Overwatch World Cup 2019 Roster Round-up

It’s almost that time of the year again. With the regular season of competitive Overwatch wrapping up year round, the shortlists and team assembly for multiple National teams has already begun. Big countries in the world of Overwatch have already put in their preliminary rosters, with South Korea, U.S.A. and Canada confirming their lineups as well as some other high profile nations. This year’s play-in format for the Overwatch World Cup will differ from last year, with an estimated 40+ countries putting in their bid to qualify for the World Cup knockout stages in early November.

In this feature, we will highlight all the confirmed rosters so far and discuss whether or not their roster has the chops for success in the qualifying rounds. And which teams will be locks to secure their spot at BlizzCon later this year.

Overwatch World Cup 2019

© Overwatch League

Defending the homeland

Every year, the Overwatch World Cup brings together the hype of international football with the fast-paced action that esports is known for. With months still left to prep, several nations have decided to get ahead of the game and announce their rosters and shortman lists before the start of August.

Korea has officially put in their seven man final roster for submission. The roster includes Main tank Kim “Mano” Dong-gyu from New York Excelsior and off tank Choi “ChoiHyoBin” Hyo-bin from the San Francisco Shock. Regardless of several high-profile players deciding to sit out of this World Cup, South Korea have not missed a beat in terms of talent due to an abundance in all roles.

With Hangzhou Spark’s main support Park “iDK” Ho-jin and London Spitfire’s flex support Choi “Bdosin” Seung-tae, this iteration of Korea at the OWWC will be an aggressive duo that is more than willing to assist in damage despite their healing roles. Korea has yet to look bad at a World Cup, and this roster is only proof that they are still pining for success regardless of past glory. Look for this team to easily reach the knockout stages with relatively little friction in Qualifiers.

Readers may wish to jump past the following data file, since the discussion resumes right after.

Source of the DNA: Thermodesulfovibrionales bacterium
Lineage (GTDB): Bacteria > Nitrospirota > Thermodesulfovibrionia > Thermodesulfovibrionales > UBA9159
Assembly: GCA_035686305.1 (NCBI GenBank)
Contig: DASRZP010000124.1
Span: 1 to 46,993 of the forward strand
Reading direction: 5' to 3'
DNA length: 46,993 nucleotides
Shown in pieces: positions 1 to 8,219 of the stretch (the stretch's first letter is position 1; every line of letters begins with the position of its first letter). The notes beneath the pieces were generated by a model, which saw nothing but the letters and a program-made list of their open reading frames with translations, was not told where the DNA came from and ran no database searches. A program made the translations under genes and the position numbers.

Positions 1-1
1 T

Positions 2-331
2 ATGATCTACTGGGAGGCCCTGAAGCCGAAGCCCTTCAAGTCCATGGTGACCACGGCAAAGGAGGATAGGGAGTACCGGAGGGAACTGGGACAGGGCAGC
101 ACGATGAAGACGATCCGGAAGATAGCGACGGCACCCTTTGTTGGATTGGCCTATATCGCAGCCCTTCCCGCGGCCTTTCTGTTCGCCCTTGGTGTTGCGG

After a disappointing early exit at the hands of United Kingdom last year, Team USA have revamped their lineup with a gang of new faces to possibly lift them to new heights. While their final roster hasn’t been finalized, the 12 man shortlist featuring Corey, FCTFCTN and super is sure to bring some heat to an already talented roster.

The debate at DPS is healthier than ever before for Team USA. With sinatraa, Hydration, KSF and Danteh all vying for a spot. In this current Mei-Reaper meta, there’s a chance Danteh holds his spot over the other competitors due to his flexibility on a variety of heroes.

Canada have opted for an ‘if it ain’t broke, don’t fix it’ approach this year as they take the same exact roster from OWWC 2018. Regardless of time spent not playing professionally, xQc has impressed with his ability to remain potent at a competitive level for his country. With Agilities, NotE and Mangachu all getting another year to improve, this might be the year Canada push themselves over the edge and walk away with more than a silver medal when its all said and done at BlizzCon.

A truly international affair

With even more exciting news, this years Qualifiers will be the most inclusive tournament in Overwatch’s history with 42 countries (and counting) participating from across the seven continents. Teams like South Africa, Ireland, Colombia, Argentina, Bulgaria, Greece and India will be fielding international rosters for World Cup contention for the very first time.

This type of international inclusion is once again a trailblazing first for Overwatch as an esport as they continue to push the boundary on international involvement and their developments across the global scene can really improve if this experiment goes well. Last year’s qualifiers were interesting and competitive regardless of some one-sided games along the line.

With so many teams entering to qualify, the format of the World Cup group stage will take place in a two group round robin where Team USA, Korea and Canada have all been placed due to their performances last year. This year will also see ten total teams competing at BlizzCon as they will eventually shake out into an eight team bracket once knockout stages are introduced. For a full list of international team rosters, visit the Overwatch World Cup 2019 Liquipedia page to make sure your home country has made the cut!